Wednesday, April 28, 2010

M. Night Shyamalan’s The Last Airbender

So far the site's content has been pretty comic book heavy, so I'd like to switch gears to movies and animation for a minute.

Back in 2005, Nickelodeon premiered a new animated series called Avatar: The Last Airbender. The show, heavily influenced by Asian culture, depicted a world divided into four "nations," each in control of its own natural element: the Water Tribes, the Earth Kingdom, the Air Nomads, and the Fire Nation. Each nation has a set of individuals known as "Benders" who possess the power of elemental manipulation, granting them the ability to control and wield their nation's element as a weapon. According to legend, one Bender will possess the power of the Avatar, allowing them to master each bending art, starting with their native element.
The power of the Avatar is rotated among the elemental nations so no one nation has control over this power indefinitely. When an Avatar dies, their spirit is reincarnated into a member of the next nation in the Avatar Cycle. The Cycle changes according to the seasons, with each nation and element representing a different season: Autumn for the Air Nomads, winter for the Water Tribe, spring for the Earth Kingdom and summer for the Fire Nation.

When the series began, we were introduced to Aang, an airbender, just as he learns that he will be the next Avatar. Unable to cope with the responsibility, Aang flees from his home on the back of his flying bison, Appa. During their flight, Aang and Appa are confronted with a storm that forces them deep into the ocean freezing them in a state of suspended animation in a giant iceberg. Shortly after Aang's disappearance, Lord Sozin, leader of the Fire Nation, kills the current Avatar Roku, a member of the Fire Nation as well. Knowing that the next Avatar will come from the Air Nomads as dictated by the Avatar Cycle, Sozin and the Fire Nation launch a genocidal campaign against the Nomads. With no Avatar, no one will be able to stop the Fire Nation's quest for world domination. After being discovered by two waterbenders, Katara and Sokka, Aang is trained in the various bending arts and they assist him defeating the Fire Nation and restoring order to their world.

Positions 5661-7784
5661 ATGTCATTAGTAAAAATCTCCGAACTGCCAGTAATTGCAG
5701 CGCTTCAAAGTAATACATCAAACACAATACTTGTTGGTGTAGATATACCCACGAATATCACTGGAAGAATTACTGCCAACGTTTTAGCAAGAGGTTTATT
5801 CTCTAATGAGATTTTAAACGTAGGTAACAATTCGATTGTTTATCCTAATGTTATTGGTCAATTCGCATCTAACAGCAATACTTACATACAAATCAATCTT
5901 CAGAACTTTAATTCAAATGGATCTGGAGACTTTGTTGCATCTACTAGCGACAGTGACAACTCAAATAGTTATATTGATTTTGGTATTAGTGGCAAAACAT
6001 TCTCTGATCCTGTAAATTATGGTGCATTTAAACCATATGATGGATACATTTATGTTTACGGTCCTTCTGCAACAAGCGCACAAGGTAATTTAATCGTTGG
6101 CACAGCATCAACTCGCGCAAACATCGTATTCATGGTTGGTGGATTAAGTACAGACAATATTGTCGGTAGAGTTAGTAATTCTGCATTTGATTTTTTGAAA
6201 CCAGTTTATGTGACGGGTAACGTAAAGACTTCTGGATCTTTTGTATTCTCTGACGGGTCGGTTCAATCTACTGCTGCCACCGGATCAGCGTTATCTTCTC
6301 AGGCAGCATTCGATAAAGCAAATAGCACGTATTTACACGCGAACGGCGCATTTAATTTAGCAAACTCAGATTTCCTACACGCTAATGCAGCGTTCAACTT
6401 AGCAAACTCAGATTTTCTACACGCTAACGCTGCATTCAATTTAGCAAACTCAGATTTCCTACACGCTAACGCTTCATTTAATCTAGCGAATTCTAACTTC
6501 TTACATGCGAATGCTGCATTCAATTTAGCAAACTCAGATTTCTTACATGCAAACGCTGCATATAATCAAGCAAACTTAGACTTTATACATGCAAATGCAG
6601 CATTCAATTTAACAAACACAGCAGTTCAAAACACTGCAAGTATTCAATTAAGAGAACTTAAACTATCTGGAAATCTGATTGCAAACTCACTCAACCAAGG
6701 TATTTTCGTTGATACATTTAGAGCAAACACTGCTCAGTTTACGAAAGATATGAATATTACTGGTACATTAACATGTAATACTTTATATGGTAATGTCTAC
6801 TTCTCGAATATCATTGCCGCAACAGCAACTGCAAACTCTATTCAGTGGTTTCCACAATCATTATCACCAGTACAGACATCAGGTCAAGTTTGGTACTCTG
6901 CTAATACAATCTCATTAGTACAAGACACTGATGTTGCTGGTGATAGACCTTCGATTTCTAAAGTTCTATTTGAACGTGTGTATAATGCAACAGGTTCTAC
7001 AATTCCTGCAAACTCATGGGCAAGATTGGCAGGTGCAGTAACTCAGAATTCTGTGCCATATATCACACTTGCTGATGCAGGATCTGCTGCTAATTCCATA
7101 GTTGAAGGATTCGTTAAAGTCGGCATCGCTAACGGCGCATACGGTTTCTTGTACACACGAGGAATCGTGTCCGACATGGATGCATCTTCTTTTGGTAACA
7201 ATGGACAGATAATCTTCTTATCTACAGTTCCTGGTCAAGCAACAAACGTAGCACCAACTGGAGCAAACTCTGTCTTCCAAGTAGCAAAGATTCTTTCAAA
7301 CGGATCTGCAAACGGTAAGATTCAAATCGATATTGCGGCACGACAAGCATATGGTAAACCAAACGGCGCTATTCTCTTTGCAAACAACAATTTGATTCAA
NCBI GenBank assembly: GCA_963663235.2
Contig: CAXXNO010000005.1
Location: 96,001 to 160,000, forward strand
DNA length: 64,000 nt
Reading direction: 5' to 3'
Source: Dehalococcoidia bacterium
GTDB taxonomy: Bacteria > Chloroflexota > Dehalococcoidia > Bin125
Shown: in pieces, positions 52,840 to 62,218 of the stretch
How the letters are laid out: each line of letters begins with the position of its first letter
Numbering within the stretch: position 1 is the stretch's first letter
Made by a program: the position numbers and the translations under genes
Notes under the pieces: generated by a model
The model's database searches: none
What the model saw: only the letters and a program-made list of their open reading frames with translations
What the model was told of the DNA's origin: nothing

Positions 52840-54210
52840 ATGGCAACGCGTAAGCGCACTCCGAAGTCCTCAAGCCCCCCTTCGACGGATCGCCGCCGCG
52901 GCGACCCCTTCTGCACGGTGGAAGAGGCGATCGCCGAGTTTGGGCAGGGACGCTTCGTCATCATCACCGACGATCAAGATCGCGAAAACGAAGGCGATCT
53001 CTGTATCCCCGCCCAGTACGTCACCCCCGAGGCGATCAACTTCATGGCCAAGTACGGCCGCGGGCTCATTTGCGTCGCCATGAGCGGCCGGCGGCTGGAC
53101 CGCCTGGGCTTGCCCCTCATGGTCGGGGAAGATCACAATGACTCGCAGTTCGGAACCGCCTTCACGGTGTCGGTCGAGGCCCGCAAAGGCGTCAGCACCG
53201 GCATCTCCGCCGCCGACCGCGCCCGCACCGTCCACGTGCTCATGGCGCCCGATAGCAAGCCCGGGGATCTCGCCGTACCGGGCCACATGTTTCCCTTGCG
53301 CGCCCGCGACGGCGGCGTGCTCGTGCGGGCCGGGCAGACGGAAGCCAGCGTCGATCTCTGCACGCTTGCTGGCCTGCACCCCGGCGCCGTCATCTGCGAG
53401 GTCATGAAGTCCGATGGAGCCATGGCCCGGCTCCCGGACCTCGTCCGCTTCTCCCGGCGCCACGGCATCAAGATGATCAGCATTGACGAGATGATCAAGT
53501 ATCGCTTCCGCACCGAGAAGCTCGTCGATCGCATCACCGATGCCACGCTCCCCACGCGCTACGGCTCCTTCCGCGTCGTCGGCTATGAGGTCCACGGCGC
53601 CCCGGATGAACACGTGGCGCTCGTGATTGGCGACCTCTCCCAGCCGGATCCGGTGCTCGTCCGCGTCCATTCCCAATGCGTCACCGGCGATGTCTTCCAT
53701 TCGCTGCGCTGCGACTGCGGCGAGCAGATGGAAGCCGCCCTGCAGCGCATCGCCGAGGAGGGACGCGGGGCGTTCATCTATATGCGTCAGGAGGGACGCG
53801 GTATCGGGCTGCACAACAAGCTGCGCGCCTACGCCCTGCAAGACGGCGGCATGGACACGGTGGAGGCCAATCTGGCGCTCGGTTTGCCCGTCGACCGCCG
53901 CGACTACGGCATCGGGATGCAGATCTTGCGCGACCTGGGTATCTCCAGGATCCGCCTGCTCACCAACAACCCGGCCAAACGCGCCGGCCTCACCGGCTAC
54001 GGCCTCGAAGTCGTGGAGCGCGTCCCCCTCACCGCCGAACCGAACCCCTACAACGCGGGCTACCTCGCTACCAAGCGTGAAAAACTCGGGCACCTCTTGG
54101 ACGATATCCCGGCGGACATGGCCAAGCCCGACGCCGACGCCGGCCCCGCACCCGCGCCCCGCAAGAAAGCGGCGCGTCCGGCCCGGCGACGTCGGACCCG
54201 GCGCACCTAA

I was late to the Avatar party. I would never have known the show existed if my brother-in-law, Robert, hadn't introduced me to it. Initially I was struck by the three key elements to the show's success. First, the series had a unique visual style, a combination of traditional American animation and anime (Japanese animation). This allowed the series to maintain a strong sense of East Asian influence, yet appeal to a larger North American audience unfamiliar with Asian art styles. Second, Avatar is very cinematic in both direction and scope. The camera angles, the meticulously choreographed fight sequences and the attention to detail in this fictional world were not something I found to be common in most Nickelodeon cartoons. They seemed to accomplish so much more and crafted a story that would rival anything found in most films. Although geared primarily towards children, the show is much more mature than most would think. Finally, the show teaches you a lot about friendship and family. You watch as the show's three main protagonists grow closer and very fond of one another as they move through their journey, willing to sacrifice their very lives for one another. You care about them and that helps you engage in the show on a deeper level than just entertainment.

I'll admit that I have yet to see every episode, most importantly I missed the series finale, it's highest-rated episode to date. I plan on going back and watching the DVDs, but what I saw I really enjoyed and think most people will if they give it a shot. If animation is not your thing (and it really should be), you'll be happy to know that on July 2, 2010, M. Night Shyamalan’s The Last Airbender will hit theaters, a live-action version of the animated series. The final trailer was released this past Friday and I've added the video below. Check it out. Although I will always prefer the original source material, I have to admit the movie looks pretty good.

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